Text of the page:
In accordance with KVOST’s substantive orientation, the first SchauFenster exhibition KVOST presents works by three artists stemming from eastern Europe: Nina Kurtela (*1981 in Zagreb, Croatia), Honorata Martin (*1984 in Gdansk, Poland) and Vikenti Komitski (*1983 in Sofia, Bulgaria).
The two video pieces and one neon work each point to the fragility of life. Addressing the fear of losing the sense of space and time, of feeling forlorn in a rapidly changing environment without the capability of intervening. Worrying about things coming to an end or endlessly continuing. Perpetually trapped in a repetitive loop. Floating over an abyss, yet sustained by the assurance of supporting friends.
Created before the Covid 19 pandemic, the works raise fundamental questions of existence and being-in-the-world. Topics that belong in a window display, to be reflected and apprehended with a new sensitivity despite their frightening actuality.
In her radical performances consciously exposes herself to fears and borderline experiences. The tragic loss of a friend became the subject of one of her performative actions in 2015 during which she floated in ice-cold water, wearing her friends’ blouse, up until the “very last moment”. SchauFenster presents her video work „The World Looks so Much Better from Above“ from the same year. It, too, refers back to the death of a friend who fell from a mountain. In the video Honrata Martin is standing on the roof of a high-rise building, leaning over the edge while being held back only by her partner, who is grasping her pony tail.
„Or she dreams that she’s standing on the roof. Or maybe she’s actually standing there? Znojek is holding her ponytail. And again, she’s having this recurring fantasy that her hair slips out of his hand and that’s it. Just like that.“ Anna Mituś
Dance, choreography and performance are at the centre of Nina Kurtela’s artistic work „Transformance“. Created in 2010, the time-lapse video documents a performance that took place over the span of five months at Uferstudios in Berlin-Wedding, formerly a workshop for Berlin’s public transportation network. During this time the space was reconstructed into studios for contemporary dance. The artist remains almost motionless in the spot where the future stage is being built while surrounded by the day-to-day business of a construction site. Her dance is reduced to immobility. The dancer remains still while the world around her continues to turn.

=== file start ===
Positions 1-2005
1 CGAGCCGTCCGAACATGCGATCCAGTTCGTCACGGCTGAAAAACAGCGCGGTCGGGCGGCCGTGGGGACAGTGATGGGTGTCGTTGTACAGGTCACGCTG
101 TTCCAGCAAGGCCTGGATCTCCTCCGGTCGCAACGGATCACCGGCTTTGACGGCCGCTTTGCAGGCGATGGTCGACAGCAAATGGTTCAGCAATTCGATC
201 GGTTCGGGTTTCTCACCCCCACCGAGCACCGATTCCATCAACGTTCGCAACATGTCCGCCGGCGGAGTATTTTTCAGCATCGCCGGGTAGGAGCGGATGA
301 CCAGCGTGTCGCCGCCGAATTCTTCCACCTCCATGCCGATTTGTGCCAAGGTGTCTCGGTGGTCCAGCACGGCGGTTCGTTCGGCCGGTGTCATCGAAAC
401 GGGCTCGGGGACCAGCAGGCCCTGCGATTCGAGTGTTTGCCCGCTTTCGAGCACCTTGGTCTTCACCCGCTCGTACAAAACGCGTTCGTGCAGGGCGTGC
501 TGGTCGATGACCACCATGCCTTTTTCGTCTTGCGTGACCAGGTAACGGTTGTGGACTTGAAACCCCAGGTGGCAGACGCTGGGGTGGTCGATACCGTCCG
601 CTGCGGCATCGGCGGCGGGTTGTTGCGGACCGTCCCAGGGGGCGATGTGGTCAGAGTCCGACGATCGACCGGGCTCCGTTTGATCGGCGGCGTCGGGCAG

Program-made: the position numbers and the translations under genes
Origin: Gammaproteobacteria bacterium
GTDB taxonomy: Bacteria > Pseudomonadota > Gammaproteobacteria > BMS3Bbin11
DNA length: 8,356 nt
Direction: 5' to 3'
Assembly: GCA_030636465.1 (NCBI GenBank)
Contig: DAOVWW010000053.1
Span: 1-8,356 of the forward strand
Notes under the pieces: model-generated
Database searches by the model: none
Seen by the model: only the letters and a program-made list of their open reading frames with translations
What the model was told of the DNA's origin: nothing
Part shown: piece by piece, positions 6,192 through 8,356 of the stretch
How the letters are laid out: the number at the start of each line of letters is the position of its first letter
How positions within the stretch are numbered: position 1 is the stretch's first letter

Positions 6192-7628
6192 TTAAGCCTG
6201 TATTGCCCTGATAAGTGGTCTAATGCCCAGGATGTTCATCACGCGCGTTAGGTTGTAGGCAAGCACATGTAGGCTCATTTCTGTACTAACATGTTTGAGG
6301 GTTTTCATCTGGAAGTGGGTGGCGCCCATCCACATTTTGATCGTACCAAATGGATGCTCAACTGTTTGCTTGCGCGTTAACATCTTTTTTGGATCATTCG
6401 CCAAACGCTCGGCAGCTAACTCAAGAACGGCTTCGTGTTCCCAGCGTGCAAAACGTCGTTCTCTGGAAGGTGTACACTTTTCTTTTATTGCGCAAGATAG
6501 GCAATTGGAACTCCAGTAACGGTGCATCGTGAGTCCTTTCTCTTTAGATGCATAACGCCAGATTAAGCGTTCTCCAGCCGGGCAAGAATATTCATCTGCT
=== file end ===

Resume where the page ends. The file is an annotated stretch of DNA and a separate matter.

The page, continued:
The two videos are supplemented by the neon work „The End of the Circle“, created in 2019 by Vikenti Komitski who lives in Berlin. „To every circle there is an end’“ this ambiguous sentence is formed by neon letters arranged in a circle. Only the future will show which cycle will come to an end, which one will start over again, maybe taking a different course this time.
*1984 in Gdansk, lives in Gdansk, Poland.
She studied painting at the Academy of Fine Arts in Gdansk. 2015 she received the prize of the city of Gdansk for young artists as well as the main prize of the Splendor Gedensis. In 2017 she received the Views-Deutsche Bank Award for polish art.
“Polish Hospitality” – Museum of Contemporary Art, Wroclaw
“Late Polishness, Forms of National Identity after 1989” – Ujazdowski Castle, Warschau
“Bones of all Men” – Centre of Contemporary Art Znaki Czasu, Torun
*1981 in Zagreb, lives in Zagreb, Croatia.
She studies dance, context and choreography at HZT and the University of Arts in Berlin and fine arts at the Academy of Fine Arts in Zagreb.
Her works have been presented at exhibitions and dance festivals:
“Productive work – What is it supposed to be?” – Freiraum Museumsquartier, Vienna
“Japanese Media Art Festival Award” – Museum of Contemporary Art, Tokyo
“Group Show, The Matinée” – La BF15, La Biennale de la Danse, Lyon
“Buen Vivir” – Museum of Contemporary Art, Zagreb
“Tanz Im August” – Berlin
*1983 in Sofia, Bulgaria, lives in Berlin.
He studied sculpture at the Academy of Fine arts in Sofia.
“White Noise: Work Presentation of Artists in Residence 01/2019“ – Bundeskanzleramt Vienna
“World at a Crossroads” – National Gallery of Iceland, Reykjavik
“Photo I Photo You” – Calvert 22, London
“Bulgaria – Actual Scene” – Ludwig Museum, Coblenz